Improve how people see refugees, AMs tell ministers
Ministers should try to improve people's views of refugees and asylum seekers, a group of AMs has said.
The communities committee wants a publicity campaign like one in Scotland which encourages people to "have a cup of tea with a refugee".
Committee chairman John Griffiths said there was a misconception refugees get "better provision" than others.
A Welsh Government spokeswoman said it was committed to helping refugees "rebuild their lives".
The inquiry looked at how devolved services were working for refugees.
It said by the end of 2016, 397 Syrian refugees had come to Wales under the Syrian Vulnerable Persons Resettlement Scheme.
That is 12.81 per 100,000 people compared to 6.21 in England, 24.10 in Scotland and 19.41 in Northern Ireland.
The total number of refugees of all nationalities settled in Wales is estimated to be between 6,000 and 10,000.
The committee has called for:
- The Welsh Government to consider extending concessionary transport schemes to refugees and asylum seekers
- An improved housing complaints procedure
- Better English language lessons
- More legal advice
- Minimum standards of mental health support for unaccompanied child asylum seekers
While there is a lot of empathy for refugees, many people believe it is not something they should get involved in because the issue is not devolved, according to Oxfam Cymru's Matthew Hemsley.
But speaking to BBC Radio Wales, he said asylum seekers rely on devolved services such as access to the NHS, housing, education and transport.
Monmouth MP David Davies said we should welcome those who are currently living here, but he was cautious about future policies.
"We must recognise that many are coming here because they are seeking a better way of life," he said.
"There are 100 million looking to come to the west. Germany found when it opened its doors that one million came in a year."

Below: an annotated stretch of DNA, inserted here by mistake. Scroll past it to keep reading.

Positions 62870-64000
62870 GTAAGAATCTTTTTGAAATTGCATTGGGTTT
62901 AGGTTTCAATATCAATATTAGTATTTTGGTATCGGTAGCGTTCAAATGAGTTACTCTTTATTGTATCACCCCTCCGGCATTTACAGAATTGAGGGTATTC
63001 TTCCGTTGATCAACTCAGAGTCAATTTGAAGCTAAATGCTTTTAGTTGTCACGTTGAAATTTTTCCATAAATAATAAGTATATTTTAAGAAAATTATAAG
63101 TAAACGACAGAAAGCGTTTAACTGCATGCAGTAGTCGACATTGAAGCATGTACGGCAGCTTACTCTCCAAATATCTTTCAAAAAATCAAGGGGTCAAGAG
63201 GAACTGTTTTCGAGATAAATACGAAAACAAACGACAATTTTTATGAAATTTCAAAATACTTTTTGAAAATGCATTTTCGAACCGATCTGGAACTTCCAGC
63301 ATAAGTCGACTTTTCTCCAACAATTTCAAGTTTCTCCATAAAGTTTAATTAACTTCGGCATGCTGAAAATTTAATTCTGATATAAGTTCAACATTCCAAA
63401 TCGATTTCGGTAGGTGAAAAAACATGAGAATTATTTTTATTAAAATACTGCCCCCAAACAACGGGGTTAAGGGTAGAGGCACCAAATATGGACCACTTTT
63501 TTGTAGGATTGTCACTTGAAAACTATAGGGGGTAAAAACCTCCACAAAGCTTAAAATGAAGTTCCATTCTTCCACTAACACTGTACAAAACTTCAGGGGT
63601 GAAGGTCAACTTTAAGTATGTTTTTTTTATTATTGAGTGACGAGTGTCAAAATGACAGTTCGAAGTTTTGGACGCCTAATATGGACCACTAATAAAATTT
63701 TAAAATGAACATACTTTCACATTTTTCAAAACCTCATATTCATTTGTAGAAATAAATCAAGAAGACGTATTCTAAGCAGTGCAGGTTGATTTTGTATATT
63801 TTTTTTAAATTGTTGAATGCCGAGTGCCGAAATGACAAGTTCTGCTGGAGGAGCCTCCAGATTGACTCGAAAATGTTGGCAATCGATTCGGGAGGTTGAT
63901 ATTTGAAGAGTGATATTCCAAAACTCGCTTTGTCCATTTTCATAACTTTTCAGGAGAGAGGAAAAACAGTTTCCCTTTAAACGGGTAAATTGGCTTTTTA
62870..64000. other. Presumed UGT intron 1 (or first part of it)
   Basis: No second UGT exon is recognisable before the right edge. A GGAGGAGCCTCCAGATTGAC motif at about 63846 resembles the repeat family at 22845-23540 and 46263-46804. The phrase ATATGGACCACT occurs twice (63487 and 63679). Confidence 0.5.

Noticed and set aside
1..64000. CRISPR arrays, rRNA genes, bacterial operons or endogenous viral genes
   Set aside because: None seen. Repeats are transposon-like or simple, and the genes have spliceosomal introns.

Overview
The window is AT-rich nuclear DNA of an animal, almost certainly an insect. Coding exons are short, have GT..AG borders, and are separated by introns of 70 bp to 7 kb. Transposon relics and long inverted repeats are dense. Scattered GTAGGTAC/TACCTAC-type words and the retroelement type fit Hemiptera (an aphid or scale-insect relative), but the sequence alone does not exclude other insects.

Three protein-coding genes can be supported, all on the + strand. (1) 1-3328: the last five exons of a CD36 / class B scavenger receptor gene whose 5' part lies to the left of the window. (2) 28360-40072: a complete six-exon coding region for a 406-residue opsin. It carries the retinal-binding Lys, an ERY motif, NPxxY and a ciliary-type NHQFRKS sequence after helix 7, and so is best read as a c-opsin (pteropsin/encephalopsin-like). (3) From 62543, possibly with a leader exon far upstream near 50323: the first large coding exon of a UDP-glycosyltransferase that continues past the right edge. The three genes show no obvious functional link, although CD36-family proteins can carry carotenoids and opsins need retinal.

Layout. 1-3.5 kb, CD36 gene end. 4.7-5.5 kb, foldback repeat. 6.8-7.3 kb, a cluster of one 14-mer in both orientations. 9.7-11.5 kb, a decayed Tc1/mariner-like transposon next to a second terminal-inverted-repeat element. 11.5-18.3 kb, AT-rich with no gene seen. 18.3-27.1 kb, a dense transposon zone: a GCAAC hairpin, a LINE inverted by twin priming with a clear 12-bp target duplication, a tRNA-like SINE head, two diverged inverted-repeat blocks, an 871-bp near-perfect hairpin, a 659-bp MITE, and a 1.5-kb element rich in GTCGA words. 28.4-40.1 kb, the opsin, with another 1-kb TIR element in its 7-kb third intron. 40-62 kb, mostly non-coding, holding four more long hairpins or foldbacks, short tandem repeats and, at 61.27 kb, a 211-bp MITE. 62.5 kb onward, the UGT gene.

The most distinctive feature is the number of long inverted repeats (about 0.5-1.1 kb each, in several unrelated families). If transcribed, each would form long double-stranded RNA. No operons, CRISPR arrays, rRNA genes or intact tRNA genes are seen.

He said the country "can't cope" with the "virtually unlimited" number that want to come and a focus of charities should be at refugee camps and reintegrating people into their own communities.
Labour AM Mr Griffiths said: "Some people will think that people aren't really genuine asylum seekers and refugees, they're coming here as economic migrants - that when they get here perhaps they get better provision than is provided for the general population in Wales.
"None of these things are true and we want to help better integration."
Mr Griffiths said ministers had an integration delivery plan the committee wanted to improve so more refugees and asylum seekers got "a very good welcome in our communities".
On Monday, UKIP committee member Gareth Bennett published his own report saying the committee's work risked "encouraging more spontaneous arrivals".
The Welsh Government said it would consider the recommendations when it revised its refugee and asylum seeker delivery plan later this year.
"This will reiterate our commitment to supporting and enabling people fleeing war and persecution to rebuild their lives and make a full contribution to society," said a spokeswoman.
"We are investing around £1m over the next three years in services to provide advice and advocacy to people who have had to flee their homes and have recently made £40,000 available to support local health boards to train mental health clinicians in treating Post Traumatic Stress Disorder in child and adult refugees and asylum seekers."